Finish the Job

Mrs. Devonshire was sitting on the edge of the sofa, straight, her hands flat on her thighs. She was shaking. That was understandable, considering the gun pointed at her chest. I was sitting opposite her in the comfortable armchair. My hand wasn’t shaking. I wouldn’t be able to do my job properly if I couldn’t manage the stress.

“I tell you the truth, Mrs. Devonshire,” I said. “This isn’t a robbery. Though it will look like one after I finish here.”

I could see in her eyes that she slowly processed what I had said. She was beautiful despite some crow’s feet. Her blue eyes resembled sapphires. It made me sad to destroy such a beauty, but I had a job to do.

“I’m here because your husband hired me to kill you.”

Her eyes widened in shock. She covered her mouth with her hand and shook her head in disbelief. Having many years of experience, I can tell what’s going on in their heads. First comes the surprise with a real shock. What? How is it possible? Why? Why me? I guess Mrs. Devonshire found it unbelievable that her husband could be so cold-blooded to hurt her. Then comes the doubt. What if… You can finish the sentence by adding any malevolent reason. It can be money, jealousy, power, hate. Mostly money.

“No. No, no, no. Not possible!” her voice came out muffled from behind her hand.

“It will take only a moment. You won’t feel anything. It will be also silent. Nobody will hear anything.” I pointed at the silencer mounted on the gun.

She dropped her hand into her lap and her eyes were jumping from my face to the gun, then to her hands, and all over again. She came to the phase of doubt. I waited. Gave her time to think through the things going on between her and Mr. Devonshire. To find out that there could be indeed a reason his husband wanted her dead. From her eyes, I could see that she found it. I let her think some more. I had the time.

It’s amazing how many solutions human can find to protect their pitiful lives. I was sure Mrs. Devonshire’s mind was racing like a wild horse to think of something which can make me abandon my plan. I hoped she wouldn’t go for the option of running. I expected more sophisticated ideas from her. She didn’t run.

“I double your payment if…” she gulped, but continued, “… if you kill my husband.”

I pretended to think it over.

“Mr. Devonshire pays me one million,” I lied.

“I pay two,” she blurted.

“Hmm …” I said, pretending to think it through. “We can make a deal, I think. Is this amount available to you right now?”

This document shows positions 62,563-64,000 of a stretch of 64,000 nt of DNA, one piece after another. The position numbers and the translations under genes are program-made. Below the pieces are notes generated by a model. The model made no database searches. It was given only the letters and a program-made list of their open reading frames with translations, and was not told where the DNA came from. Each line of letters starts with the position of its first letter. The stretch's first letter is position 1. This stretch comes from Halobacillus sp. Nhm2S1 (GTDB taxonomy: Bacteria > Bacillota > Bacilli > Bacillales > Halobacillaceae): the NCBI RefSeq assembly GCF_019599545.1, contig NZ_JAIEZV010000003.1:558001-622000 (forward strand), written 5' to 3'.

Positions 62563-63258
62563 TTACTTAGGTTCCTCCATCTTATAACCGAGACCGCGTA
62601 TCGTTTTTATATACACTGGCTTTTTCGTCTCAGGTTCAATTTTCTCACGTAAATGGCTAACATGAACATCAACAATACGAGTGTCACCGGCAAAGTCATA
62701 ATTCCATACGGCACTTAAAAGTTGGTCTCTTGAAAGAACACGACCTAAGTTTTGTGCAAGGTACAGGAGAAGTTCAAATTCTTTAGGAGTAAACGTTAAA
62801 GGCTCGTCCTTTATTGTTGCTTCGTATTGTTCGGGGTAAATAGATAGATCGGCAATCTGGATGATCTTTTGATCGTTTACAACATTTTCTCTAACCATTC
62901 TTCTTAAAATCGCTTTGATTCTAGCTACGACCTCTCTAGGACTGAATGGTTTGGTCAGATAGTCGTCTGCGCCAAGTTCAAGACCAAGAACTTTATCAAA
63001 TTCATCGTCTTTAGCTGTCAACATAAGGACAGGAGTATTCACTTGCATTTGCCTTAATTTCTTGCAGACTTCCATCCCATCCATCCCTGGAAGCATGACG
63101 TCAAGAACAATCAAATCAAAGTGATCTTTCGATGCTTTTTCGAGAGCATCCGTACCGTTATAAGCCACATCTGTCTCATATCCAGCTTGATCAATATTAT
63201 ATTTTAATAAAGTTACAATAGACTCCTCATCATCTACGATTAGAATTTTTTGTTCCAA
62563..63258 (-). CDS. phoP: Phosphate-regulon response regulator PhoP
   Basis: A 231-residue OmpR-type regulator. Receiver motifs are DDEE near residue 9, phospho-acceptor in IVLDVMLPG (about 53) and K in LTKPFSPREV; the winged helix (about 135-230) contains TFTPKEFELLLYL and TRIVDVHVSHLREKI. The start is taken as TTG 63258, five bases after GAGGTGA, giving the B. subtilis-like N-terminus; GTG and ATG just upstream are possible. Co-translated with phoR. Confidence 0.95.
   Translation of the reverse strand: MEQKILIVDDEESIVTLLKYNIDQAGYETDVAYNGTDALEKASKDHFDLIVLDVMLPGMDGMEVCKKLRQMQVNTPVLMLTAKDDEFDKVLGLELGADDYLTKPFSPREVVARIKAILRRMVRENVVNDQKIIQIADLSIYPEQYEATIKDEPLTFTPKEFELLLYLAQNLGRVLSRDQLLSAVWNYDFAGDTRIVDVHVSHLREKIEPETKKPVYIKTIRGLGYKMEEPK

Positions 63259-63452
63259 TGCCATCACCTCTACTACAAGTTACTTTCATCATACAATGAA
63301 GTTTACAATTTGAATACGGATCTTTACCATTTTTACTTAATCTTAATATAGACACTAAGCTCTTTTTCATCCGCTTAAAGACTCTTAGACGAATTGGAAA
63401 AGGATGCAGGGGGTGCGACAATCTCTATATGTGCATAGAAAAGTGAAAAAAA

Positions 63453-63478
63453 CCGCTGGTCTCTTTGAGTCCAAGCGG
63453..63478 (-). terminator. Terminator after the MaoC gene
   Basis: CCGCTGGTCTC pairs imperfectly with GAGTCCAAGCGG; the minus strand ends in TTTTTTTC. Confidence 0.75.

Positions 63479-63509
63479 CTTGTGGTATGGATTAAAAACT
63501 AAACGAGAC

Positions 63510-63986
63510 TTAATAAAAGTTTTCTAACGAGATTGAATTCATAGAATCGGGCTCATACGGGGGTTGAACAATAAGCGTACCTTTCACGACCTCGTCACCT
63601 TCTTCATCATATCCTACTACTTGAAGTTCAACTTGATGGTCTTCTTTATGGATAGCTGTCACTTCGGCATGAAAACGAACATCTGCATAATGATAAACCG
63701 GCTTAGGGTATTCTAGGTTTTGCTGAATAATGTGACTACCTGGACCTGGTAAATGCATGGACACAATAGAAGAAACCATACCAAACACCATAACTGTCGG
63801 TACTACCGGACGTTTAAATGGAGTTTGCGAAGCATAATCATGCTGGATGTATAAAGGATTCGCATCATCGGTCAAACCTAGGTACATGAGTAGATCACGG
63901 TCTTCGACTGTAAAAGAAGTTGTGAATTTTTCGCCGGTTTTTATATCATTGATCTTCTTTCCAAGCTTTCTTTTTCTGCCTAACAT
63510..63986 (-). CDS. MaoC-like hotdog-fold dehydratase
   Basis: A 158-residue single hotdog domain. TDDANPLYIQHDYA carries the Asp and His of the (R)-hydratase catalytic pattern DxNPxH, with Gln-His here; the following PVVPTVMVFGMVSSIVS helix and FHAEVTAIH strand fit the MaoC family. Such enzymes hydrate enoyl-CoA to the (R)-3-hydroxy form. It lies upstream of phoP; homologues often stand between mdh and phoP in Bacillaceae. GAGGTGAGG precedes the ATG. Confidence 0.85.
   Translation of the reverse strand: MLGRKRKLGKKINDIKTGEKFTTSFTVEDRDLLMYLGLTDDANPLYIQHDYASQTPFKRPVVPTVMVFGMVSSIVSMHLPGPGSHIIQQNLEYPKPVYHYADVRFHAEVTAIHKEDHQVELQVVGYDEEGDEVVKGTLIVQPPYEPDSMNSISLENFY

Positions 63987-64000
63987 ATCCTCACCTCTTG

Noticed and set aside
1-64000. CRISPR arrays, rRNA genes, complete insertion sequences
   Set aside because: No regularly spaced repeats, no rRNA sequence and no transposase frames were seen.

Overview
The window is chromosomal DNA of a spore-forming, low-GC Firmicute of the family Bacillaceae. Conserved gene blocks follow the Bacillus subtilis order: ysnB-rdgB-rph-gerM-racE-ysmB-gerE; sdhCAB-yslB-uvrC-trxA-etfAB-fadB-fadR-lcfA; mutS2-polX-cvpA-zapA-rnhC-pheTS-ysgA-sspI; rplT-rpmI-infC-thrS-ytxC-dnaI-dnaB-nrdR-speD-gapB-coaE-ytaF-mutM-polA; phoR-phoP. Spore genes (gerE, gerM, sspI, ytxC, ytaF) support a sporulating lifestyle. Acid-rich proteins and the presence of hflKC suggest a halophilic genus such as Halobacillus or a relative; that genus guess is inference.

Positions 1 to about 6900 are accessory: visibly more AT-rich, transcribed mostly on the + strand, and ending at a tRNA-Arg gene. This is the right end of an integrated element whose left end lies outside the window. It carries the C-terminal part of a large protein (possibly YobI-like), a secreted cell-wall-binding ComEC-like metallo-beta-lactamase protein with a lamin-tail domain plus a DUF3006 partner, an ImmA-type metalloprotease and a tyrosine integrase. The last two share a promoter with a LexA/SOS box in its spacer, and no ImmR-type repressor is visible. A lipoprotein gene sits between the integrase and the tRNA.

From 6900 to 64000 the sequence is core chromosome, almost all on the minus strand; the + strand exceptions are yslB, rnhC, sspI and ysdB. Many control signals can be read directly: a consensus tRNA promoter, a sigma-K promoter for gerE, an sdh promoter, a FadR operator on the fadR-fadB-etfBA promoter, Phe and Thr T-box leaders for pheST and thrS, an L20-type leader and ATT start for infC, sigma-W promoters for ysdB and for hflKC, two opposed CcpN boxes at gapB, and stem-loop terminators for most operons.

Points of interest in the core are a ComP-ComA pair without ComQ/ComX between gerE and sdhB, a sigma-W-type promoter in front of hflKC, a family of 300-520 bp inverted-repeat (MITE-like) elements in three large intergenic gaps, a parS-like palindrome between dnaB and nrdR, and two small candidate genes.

“I have it on my account. I can transfer it immediately.”

“It’s agreed, then.”

She stood up, went to the table, and she sat at her laptop. I followed her and stood behind her, pointing my gun at her head.

“Please don’t try anything stupid. I’m quite familiar with computers.”

She didn’t answer, but logged into her home bank application. I gave her my Cayman Islands account number, and she made the transfer.

“Please, put your hands on the table, and stay put. We are waiting for the confirmation.”

I pulled my mobile out of my pocket and dialed the number. The bank clerk got on the line right away, and after giving my code, he confirmed that the amount has been transferred. I hang up.

“Very well, Mrs. Devonshire, it’s a pleasure making business with you. Now you are free to go.”

I stepped back and lowered my gun. First, she didn’t move. Maybe she couldn’t believe she had made it. Then she slowly stood up, and keeping an eye on me, walked carefully towards the door. When nothing happened, she run. She almost reached the door when I shot her in the back. The bullet went through her heart. I’m a fine shooter. It comes with the job.

She collapsed and stayed motionless on the ground. I checked her pulse to be sure. No pulse. Job accomplished. I dialed the number I memorized before.

“Yes,” said Mr. Devonshire at the other end of the line.

“It’s done.”

There was a brief silence. “I transfer the money now,” said Mr. Devonshire. I hung up without answering. It took a little while, but according to the bank agent, the transfer was OK.

I sighed. Now came the hard part: it had to look like a robbery. So I searched the house for jewelry. I must admit, the Devonshires ‘ collection of golden and pearl necklaces, earrings and watches impressed me. They all went into a plastic bag I found in the kitchen. Then I threw some ornaments on the floor, shattering them, and pulled out drawers scattering clothes all over the place. It really looked like a robbery.